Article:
- The Washington Times - Wednesday, December 22, 2004

KENTUCKY

Teen sues over prom dress

LEXINGTON — A 19-year-old is suing her eastern Kentucky school district for barring her from the Russell High School prom in May for wearing a homemade red dress styled as a large Confederate flag that it deemed potentially offensive.

Jacqueline Duty’s federal lawsuit says the Russell Independent Board of Education violated her First Amendment right to free speech and right to celebrate her heritage. She also is suing for defamation, false imprisonment and assault.

At a press conference on Monday, Miss Duty acknowledged that some might find the Confederate flag offensive, but said, “Everyone has their own opinion. But that’s not mine. I’m proud of where I came from and my background.”

MASSACHUSETTS

Rescuers search for missing fishermen

NEW BEDFORD — The Coast Guard searched yesterday in high winds and freezing weather for five fishermen who were missing after their boat capsized and sank about 45 miles southeast of Nantucket.

The New Bedford-based Northern Edge, with six crew members, sent an emergency signal Monday afternoon. Shortly after, it sent a mayday saying the boat had overturned and was sinking.

Another fishing boat found crew member Pedro Furtado in a life raft Monday night. There was no sign of his crew mates, Coast Guard spokesman Andrew Shinn said.

Associated Press

Jacqueline Duty’s homemade prom dress fashioned after a Confederate battle flag got her barred from her senior prom.

Associated Press

A Coast Guardsman searched southeast of Nantucket, Mass., yesterday for possible survivors from a fishing boat that sank Monday.

CALIFORNIA

Blake tape denies marriage difficulties

LOS ANGELES — In an unusual move, Robert Blake’s attorney had the former “Baretta” star testify on his own behalf yesterday during opening statements at his murder trial by airing a videotape of an old Barbara Walters interview.

The interview, which occurred while Mr. Blake was in jail, showed an emaciated, grim figure in an orange jail jumpsuit, his eyes rimmed in red as Mrs. Walters quizzed him about his relationship with his slain wife, Bonny Lee Bakley, and their baby, Rosie.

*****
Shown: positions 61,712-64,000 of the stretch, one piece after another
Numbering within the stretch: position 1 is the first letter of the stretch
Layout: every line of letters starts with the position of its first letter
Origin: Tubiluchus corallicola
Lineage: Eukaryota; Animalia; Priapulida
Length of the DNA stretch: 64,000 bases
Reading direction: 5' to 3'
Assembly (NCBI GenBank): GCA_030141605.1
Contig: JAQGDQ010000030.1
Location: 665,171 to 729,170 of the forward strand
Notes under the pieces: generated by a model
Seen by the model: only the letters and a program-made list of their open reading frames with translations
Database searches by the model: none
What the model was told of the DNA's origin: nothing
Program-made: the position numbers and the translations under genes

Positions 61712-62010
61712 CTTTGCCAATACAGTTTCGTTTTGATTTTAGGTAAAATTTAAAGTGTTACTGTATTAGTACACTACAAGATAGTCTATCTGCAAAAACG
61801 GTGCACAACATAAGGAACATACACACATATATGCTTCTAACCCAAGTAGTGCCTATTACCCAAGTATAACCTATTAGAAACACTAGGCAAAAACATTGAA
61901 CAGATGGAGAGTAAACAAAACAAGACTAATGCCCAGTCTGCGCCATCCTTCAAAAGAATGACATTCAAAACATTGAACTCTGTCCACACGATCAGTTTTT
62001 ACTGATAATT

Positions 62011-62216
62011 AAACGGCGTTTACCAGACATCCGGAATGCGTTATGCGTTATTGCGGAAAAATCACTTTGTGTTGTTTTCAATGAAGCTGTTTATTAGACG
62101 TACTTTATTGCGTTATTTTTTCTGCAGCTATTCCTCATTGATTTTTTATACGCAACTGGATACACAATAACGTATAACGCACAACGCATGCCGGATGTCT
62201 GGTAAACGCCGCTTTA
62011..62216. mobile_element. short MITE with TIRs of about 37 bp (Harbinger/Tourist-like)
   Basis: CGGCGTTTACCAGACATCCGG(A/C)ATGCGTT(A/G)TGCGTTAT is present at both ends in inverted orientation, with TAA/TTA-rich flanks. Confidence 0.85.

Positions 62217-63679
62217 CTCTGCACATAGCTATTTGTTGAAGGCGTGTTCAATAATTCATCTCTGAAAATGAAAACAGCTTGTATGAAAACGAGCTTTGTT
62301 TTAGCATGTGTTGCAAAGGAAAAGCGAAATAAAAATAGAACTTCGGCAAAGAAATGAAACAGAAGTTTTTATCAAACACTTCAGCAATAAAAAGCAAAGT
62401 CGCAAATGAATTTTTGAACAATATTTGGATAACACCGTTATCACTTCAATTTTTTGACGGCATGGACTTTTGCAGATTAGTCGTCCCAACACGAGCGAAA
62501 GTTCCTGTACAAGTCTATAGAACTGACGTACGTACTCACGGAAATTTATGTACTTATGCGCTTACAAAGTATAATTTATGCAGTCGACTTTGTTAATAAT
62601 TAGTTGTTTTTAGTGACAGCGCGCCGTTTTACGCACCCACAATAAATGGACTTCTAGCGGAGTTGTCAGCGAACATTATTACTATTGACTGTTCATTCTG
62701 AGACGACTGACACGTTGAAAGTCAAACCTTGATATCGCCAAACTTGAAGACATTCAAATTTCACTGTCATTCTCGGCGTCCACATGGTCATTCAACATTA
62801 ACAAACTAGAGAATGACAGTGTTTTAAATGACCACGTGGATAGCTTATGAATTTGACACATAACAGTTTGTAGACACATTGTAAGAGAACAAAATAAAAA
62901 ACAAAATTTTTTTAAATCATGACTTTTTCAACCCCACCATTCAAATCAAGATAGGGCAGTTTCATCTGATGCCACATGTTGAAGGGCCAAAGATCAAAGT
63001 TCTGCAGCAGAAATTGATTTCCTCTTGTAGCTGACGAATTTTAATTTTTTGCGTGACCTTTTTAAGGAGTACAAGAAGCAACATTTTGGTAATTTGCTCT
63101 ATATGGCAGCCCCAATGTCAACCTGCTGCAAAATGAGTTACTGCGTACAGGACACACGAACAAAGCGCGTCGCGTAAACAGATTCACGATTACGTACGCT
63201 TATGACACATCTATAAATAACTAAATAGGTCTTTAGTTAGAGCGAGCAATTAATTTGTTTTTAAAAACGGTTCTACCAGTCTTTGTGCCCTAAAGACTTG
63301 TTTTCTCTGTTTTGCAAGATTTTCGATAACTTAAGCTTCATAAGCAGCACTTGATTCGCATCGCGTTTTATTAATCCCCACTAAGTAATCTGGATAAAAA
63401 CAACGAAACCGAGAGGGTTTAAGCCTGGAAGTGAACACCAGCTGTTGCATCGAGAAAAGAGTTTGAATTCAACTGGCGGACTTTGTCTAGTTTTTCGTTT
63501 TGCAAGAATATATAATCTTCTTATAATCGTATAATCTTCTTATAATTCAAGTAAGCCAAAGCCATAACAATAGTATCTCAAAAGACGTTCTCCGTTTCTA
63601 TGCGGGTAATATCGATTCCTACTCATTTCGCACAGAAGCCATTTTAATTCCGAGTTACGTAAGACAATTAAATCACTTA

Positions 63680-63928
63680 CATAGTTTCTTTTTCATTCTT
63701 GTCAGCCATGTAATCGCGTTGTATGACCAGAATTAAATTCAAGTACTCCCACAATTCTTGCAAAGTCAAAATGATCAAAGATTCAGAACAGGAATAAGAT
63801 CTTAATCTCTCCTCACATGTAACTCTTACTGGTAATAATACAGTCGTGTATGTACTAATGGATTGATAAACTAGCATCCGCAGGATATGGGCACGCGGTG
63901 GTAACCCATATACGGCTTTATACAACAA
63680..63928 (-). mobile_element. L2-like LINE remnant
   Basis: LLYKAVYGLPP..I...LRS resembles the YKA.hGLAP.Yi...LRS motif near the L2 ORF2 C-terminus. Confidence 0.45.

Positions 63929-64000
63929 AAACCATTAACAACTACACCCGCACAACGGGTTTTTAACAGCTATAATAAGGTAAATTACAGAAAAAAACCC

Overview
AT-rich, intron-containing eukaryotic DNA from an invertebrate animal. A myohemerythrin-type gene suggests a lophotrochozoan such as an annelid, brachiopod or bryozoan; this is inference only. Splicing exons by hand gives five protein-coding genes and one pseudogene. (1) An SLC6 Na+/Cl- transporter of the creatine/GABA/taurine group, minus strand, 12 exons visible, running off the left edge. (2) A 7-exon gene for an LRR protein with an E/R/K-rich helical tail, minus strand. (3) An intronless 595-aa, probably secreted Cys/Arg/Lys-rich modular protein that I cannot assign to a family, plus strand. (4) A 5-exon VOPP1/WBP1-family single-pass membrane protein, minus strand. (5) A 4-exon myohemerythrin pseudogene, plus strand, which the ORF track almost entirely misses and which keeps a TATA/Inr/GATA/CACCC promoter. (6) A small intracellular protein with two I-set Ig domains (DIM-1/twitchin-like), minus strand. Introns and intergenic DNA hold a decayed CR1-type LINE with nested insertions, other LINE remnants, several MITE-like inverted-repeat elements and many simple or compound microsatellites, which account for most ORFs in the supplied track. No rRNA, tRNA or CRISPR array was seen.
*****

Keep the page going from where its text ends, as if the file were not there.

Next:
In the tape shown by defense lawyer M. Gerald Schwartzbach, Mrs. Walters asked whether Mr. Blake was having troubles in his marriage and had been planning to divorce Mrs. Bakley. Mr. Blake said he was trying to work things out with her.

“It’s about Rosie. From the second I touched Rosie, it’s all about her. The greatest gift in the world and I’m going to try to mess it up?”

COLORADO

Ex-banker: I saw image of Jesus

DENVER — Retired bank president Daniel Yohannes will never forget the time, 3:33 p.m. That’s when he looked up from his prayers and saw what appeared to be the face of Jesus.

“I wanted to make sure what I saw,” said Mr. Yohannes, who says he clearly saw the image Nov. 16 in a church banner hanging in St. Mary’s Anglican Catholic Church in Denver. “Then I immediately went to get Father Truitt.”

The Rev. Dewitt Truitt said he saw the image of a bearded figure, too. Actually, Father Truitt said he sees several renderings of a face, some overlapping, although he’s cautious about whose face it might be. Nevertheless, Father Truitt is enthusiastic enough that he’s placed the banner in new, museum-quality casing, according to the Rocky Mountain News.

GEORGIA

Candy canes reach soldiers in Iraq

ALBANY — Bobs Candies, which bills itself as the world’s largest candy-cane maker, gets regular feedback from customers who relish the sweet taste of its candies at Christmas and the rest of the year.

But company officials were surprised when they received a letter from a combat soldier who said America’s traditional holiday candy is also a big hit with U.S. soldiers and the children of Iraq.

Mary Helen Dykes, secretary-treasurer of the privately held company, said she didn’t know how the soldiers got their first batch of Bobs candy canes, but after receiving the letter, the company sent 3,000 more to the soldiers in Iraq.

INDIANA

Minister dies after attack

WHITELAND — A 72-year-old minister died yesterday, two days after being attacked and choked in front of the altar by a man who called him “the devil,” police said.

The Rev. Bill McElroy of Missionary Baptist Church had been hospitalized since the attack, which took place as church members were arriving for Sunday services.